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The Bluest Eye

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Essay title: The Bluest Eye

The Bluest Eye

Beauty is said to be in the eyes of the beholder, but what if the image of beauty is forced into the minds of many? The beauty of a person could be expressed in many different ways, as far as looks and personality goes, but the novel The Bluest Eye begs to differ. It contradicts the principle, because beauty is no longer just a person’s opinion but beauty has been made into an unwritten rule, a standard made by society for society. The most important rule is that in order to be beautiful, girls have to look just like a white doll, with blue eyes, light pink skin, and have blond hair. And if they’re not, they are not beautiful. Pecola, one of community’s ugly children, lives life each day wanting to be accepted. “The wider community also fails Pecola. Having absorbed the idea that she is ugly and knowing that she is unloved, Pecola desperately wants the blue eyes that she understands will make a child lovable in American society”(Kubitschek 35). In The Bluest Eye, Morrison argues that the black females in society have been forced to accept the blond hair blue eyed image as the only beauty that exists

Little girls in Lorain had it set in their heads that they should all grow up owning a blond haired and blue-eyed doll, also know as Shirley Temple. These images were placed in their minds, making them feel as if they had to live up to the expectations by going with the crowd, and letting their surroundings influence them. “ Adults, older girls, shops, magazines, newspapers, window signs- all the world had agreed that a blue-eye, yellow haired, pink-skinned doll was every girl child’s treasure”(Morrison 20). Society sees Shirley Temple as the angelic picture perfect child, and anything that’s not Shirley Temple, they are considered to be ugly. The Shirley Temple face is the cause of Pecola being hypnotized and it’s the reason for her to drink three whole quarts of milk. It isn’t because she is lacking milk or due to sheer greediness, it is because “ …she was fond of the Shirley Temple cup and took every opportunity to drink milk out of it just to see and handle sweet Shirley’s face”(Morrison 23). Another blond beauty that girls look up to and imitate is Mary Jane. Mary Jane’s face is on the wrapper of each piece of candy, the ones that Pecola bought for three pieces a penny. When Pecola goes to buy the Mary Jane candy, she doesn’t see just a piece of candy that would end her cravings, but she sees an image of someone she admires, adores and someone she wants to be. She realizes that her problems are not as important because in her hand, she holds nine pieces of Mary Jane candy. The Mary Jane candy seems to be making every disappointment in life become something more attractive, something better. “ A picture of little Mary Jane, for whom the candy is named. Smiling white face. Blond hair in gentle disarray, blue eyes looking at her out of a world of clean comfort…She eats the candy, and its sweetness is good. To eat the candy is somehow to eat the eyes, eat Mary Jane. Love Mary Jane. Be Mary Jane”(Morrison 50). Pecola is more than obsessed with these full- blown artificial images, making it obvious that she is unstable about her appearances, therefore, wanting to replace it with something that she believes is better (Weever 3/5). All over town, there are many little girls just like Pecola, buying into the products of Shirley Temples and Mary Jane.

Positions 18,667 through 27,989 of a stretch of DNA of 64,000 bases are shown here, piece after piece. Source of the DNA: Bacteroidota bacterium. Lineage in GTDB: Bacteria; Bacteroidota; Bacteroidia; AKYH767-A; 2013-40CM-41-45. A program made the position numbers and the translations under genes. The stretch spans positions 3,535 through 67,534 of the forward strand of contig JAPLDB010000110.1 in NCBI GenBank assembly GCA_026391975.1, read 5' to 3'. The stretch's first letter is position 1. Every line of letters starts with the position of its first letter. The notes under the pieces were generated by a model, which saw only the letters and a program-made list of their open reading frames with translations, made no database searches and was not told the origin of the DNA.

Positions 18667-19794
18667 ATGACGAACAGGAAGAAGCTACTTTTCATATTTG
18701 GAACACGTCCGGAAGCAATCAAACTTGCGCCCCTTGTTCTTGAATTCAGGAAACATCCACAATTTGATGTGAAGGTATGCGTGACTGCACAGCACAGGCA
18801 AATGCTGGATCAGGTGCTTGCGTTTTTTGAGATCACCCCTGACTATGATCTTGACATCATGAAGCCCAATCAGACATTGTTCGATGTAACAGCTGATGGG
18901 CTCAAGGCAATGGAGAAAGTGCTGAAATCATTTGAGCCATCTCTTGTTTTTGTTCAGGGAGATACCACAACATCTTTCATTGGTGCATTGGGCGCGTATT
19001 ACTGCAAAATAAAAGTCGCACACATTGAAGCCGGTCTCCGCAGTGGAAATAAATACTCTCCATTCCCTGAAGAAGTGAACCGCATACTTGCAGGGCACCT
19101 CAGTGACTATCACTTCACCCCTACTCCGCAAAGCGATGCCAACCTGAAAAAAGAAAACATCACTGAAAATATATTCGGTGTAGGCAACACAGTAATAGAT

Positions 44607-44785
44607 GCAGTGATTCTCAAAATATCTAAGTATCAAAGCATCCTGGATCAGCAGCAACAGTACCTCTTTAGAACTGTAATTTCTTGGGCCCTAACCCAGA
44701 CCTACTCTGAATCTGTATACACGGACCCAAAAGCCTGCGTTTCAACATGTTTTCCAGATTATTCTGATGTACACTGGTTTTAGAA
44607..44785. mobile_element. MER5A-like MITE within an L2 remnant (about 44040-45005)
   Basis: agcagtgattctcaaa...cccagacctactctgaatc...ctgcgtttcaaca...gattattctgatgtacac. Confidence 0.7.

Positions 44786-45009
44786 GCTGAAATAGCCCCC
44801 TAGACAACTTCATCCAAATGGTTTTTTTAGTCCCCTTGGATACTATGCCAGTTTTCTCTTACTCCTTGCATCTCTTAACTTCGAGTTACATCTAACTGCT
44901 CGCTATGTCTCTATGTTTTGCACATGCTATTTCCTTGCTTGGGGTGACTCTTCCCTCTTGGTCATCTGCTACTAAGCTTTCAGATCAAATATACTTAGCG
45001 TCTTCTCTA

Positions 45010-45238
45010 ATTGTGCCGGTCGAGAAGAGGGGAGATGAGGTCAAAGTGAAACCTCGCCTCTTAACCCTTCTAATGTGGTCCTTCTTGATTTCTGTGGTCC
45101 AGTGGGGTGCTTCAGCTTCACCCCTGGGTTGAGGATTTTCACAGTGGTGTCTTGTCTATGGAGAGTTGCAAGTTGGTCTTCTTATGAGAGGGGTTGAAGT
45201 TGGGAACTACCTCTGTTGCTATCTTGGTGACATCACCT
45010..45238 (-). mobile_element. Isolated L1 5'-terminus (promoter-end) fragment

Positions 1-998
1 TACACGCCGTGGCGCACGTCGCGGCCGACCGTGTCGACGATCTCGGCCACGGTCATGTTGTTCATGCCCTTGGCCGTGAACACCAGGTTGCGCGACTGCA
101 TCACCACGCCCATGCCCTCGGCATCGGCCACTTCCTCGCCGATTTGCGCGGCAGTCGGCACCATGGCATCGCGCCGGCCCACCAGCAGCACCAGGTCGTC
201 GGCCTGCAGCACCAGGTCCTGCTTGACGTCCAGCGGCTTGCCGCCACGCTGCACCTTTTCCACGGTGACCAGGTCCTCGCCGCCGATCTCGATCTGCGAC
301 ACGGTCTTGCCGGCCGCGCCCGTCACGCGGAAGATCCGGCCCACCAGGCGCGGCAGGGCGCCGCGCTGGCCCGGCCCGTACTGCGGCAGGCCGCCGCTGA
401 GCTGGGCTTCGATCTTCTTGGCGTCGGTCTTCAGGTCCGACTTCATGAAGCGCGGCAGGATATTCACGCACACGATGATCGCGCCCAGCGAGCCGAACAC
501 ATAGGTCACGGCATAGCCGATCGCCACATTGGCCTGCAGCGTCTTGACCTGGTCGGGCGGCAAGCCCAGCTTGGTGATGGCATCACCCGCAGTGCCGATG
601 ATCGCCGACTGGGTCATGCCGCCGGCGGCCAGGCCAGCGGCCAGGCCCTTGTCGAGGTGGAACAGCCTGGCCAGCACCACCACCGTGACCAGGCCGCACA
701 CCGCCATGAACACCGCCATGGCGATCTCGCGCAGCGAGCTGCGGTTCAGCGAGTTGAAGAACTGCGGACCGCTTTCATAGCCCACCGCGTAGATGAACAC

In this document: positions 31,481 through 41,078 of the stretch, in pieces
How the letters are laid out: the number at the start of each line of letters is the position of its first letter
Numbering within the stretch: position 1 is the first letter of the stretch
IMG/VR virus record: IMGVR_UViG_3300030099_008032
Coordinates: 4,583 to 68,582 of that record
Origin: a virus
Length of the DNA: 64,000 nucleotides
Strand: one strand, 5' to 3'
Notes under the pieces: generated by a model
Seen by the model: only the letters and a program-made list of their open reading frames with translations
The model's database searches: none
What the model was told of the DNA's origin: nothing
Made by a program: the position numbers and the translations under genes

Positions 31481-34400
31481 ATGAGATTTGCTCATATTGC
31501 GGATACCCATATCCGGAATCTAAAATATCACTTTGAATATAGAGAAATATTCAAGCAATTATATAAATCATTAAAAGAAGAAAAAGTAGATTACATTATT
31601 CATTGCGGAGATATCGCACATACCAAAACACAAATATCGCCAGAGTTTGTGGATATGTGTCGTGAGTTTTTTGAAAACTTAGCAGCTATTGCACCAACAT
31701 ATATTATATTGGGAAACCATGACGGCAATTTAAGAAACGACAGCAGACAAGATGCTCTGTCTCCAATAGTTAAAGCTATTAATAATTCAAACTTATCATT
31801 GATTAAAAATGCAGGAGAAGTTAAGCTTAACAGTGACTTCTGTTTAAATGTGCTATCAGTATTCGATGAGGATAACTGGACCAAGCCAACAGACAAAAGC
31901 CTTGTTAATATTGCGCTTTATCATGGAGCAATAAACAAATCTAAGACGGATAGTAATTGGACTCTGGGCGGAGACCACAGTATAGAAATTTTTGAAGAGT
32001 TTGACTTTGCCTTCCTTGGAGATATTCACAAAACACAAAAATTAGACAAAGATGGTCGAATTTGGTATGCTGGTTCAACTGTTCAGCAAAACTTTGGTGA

Although there are many different characters in this novel that are affected by the great advertisement of the beauty of a female in society, Pecola is the one to end up being insane due to the images- the image that she couldn’t possibly attain. Pecola grew up believing that she was born into an ugly family, making her ugly also. The ugliness wasn’t just from the window signs and newspapers, it was from her family and her neighbors. Therefore, she seeks the next best thing in her life, to have those blue eyes of a white girl, thinking that it would make her life exceptional. “ The desire for blue eyes is part of the inverted quality of her world; in wanting blue eyes, Pecola wants in fact to be white”(Weever 3/5).

With the blue eyes, Pecola wants to stand out; she wants to be beautiful and white rather than being black and ugly. She longs for a pair of beauteous blue eyes that would separate her from the ugly blacks. Even though Pecola wishes to walk away from her people, she also wants to be accepted by her people. She wants the best of both worlds; the blue eyes so she could be “beautiful” and the acceptance of her black friends, Claudia and Frieda. She constantly tries to be on Claudia and Frieda’s good side, by being their friend. Pecola is torn between the two cultures, her own and the one she dreams of joining. Her life is something that she wants to change, badly.

Instead of improving from Pecola’s

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